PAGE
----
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P.K. Roy Vs. the State - Court Judgment

LegalCrystal Citation
SubjectCriminal
CourtKolkata High Court
Decided On
Case NumberCriminal Revn. No. 556 of 1954
Judge
Reported inAIR1955Cal277,1955CriLJ791,59CWN300
ActsCode of Criminal Procedure (CrPC) , 1898 - Sections 83, 93A, 186 and 496; ;Indian Penal Code (IPC) - Section 420
AppellantP.K. Roy
RespondentThe State
Appellant AdvocateAjit Kumar Dutta and ;Prasun Chandra Ghose, Advs.
Respondent AdvocateJ.M. Banerjee, Adv.
Excerpt:
- .....p.k. roy whose address is at 91 theatre road, calcutta. this warrant was sent for execution to the chief presidency magistrate of calcutta through the government of west bengal. the learned chief presidency magistrate purported to execute the warrant under section 93a(3), criminal p.c., which provides that when an internal court has received for service or execu-, tion a summons to, or a warrant for the arrest of, an accused person issued by an external court, it shall cause the same to be served or executed as if it were a summons or warrant received by it from another internal court for service or execution within the local limits of its jurisdiction and where any such warrant of arrest has been so executed, the person arrested shall, so far as possible, be dealt with in accordance.....
Judgment:

Sen, J.

1. The petitioner has prayed that the order of the Chief Presidency Magistrate, Calcutta, dated 15-4-1954, directing the petitioner to furnish bail of Rs. 7000/- in connection with a case under Section 420, I. P. C., pending in the Court of the City Magistrate, Srinagar, may be set aside.

2. It appears that the case under Section 420, I. P. C., was started against the petitioner in the court of the City Magistrate of Srinagar and the Magistrate issued a warrant for the arrest of P.K. Roy whose address is at 91 Theatre Road, Calcutta. This warrant was sent for execution to the Chief Presidency Magistrate of Calcutta through the Government of West Bengal.

The learned Chief Presidency Magistrate purported to execute the warrant under Section 93A(3), Criminal P.C., which provides that when an internal Court has received for service or execu-, tion a summons to, or a warrant for the arrest of, an accused person issued by an external Court, it shall cause the same to be served or executed as if it were a summons or warrant received by it from another internal Court for service or execution within the local limits of its jurisdiction and where any such warrant of arrest has been so executed, the person arrested shall, so far as possible, be dealt with in accordance with the procedure prescribed by Sections 85 and 86. It is clear therefore that the internal Court has jurisdiction to execute the warrant within the limits of its jurisdiction.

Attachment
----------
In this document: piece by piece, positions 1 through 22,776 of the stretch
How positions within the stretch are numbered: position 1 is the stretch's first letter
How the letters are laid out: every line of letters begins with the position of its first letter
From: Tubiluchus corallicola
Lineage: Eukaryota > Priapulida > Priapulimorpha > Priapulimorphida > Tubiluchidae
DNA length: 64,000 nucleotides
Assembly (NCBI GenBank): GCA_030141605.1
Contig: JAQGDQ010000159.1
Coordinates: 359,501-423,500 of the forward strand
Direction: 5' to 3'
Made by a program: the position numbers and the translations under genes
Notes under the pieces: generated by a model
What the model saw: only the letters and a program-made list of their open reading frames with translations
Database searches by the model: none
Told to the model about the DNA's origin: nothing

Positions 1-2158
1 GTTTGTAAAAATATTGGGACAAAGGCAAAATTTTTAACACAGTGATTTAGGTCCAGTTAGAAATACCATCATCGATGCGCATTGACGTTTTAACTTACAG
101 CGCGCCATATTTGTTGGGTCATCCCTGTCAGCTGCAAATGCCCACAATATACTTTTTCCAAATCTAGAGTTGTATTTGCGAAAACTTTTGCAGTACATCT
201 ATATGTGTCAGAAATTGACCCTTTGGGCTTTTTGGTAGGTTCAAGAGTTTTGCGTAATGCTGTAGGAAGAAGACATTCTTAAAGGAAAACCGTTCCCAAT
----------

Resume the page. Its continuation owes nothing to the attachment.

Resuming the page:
In the present case the address of the accused petitioner being 91 Theatre Road, the warrant had to be executed at that place, 91 Theatre Road is outside the limits of the Presidency Town and therefore outside the limits of the jurisdiction of the Chief Presidency Magistrate, Calcutta. It must be held therefore that under Section 93A(3), Criminal P.C., the learned Chief Presidency Magistrate had no power to get the warrant executed and to take any subsequent action by accepting bail for the appearance of the accused before the City Magistrate of Srinagar.

3. Mr. J.M. Banerjee appearing for the State has reierred to S. 83, Criminal P. C., and has urged that the Chief Presidency Magistrate has jurisdiction to forward the warrant for execution to the Commissioner of Police and that the warrant was executed within the jurisdiction of the Commissioner of Police because the Commissioner of Police has jurisdiction not only over the Presidency Town but also over the suburban areas of Calcutta. Section 83, Criminal P. C., however applies to a case where the warrant is to be executed outside the local limits of the jurisdiction of the Court issuing the same and the issuing Court may direct the same to the Commissioner of Police or certain other authorities specified in the section. The jurisdiction therefore would be in the issuing Court and not in the Chief presidency Magistrate as internal Court on receipt of the warrant for execution issued by an external Court. Thus S. 83 Criminal P. C., in our opinion, has no application to the facts of the case.

4. Mr. Banerjee also referred to Section 186 Criminal P. C., but that relates to the power to issue warrant for offences committed beyond the local jurisdiCr tion. Here the Chief Presidency Magistrate did not purport to issue a warrant for an offence committed beyond his local jurisdiction and therefore Section 186 Criminal P. C., has no application at all.

This case is governed by the provisions of Section 93 (A) (3)Criminal P. C., and that being the case it must be held that the learned Chief Presidency Magistrate had jurisdiction to get the warrant executed within the local .limits of his jurisdiction and he had not the power to get it executed through the Commissioner of Police in a place outside his jurisdiction. Accordingly it must be held that the warrant was illegally executed and therefore the subsequent order of the learned Chief Presidency Magistrate directing the accused petitioner to furnish bail for appearance before the City Magistrate, Srinagar, was also bad. Accordingly this order must be set aside.

5. This Rule is therefore made absolute and the order complained of is set aside.

Guha Ray, J.

6. I agree.


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